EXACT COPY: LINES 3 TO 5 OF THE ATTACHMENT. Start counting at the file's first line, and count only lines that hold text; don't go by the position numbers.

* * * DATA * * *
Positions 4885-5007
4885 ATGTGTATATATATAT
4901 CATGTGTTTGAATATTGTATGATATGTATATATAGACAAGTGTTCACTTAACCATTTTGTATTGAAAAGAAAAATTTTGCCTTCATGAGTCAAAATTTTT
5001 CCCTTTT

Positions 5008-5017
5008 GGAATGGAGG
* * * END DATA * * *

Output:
4901 CATGTGTTTGAATATTGTATGATATGTATATATAGACAAGTGTTCACTTAACCATTTTGTATTGAAAAGAAAAATTTTGCCTTCATGAGTCAAAATTTTT
5001 CCCTTTT

Positions 5008-5017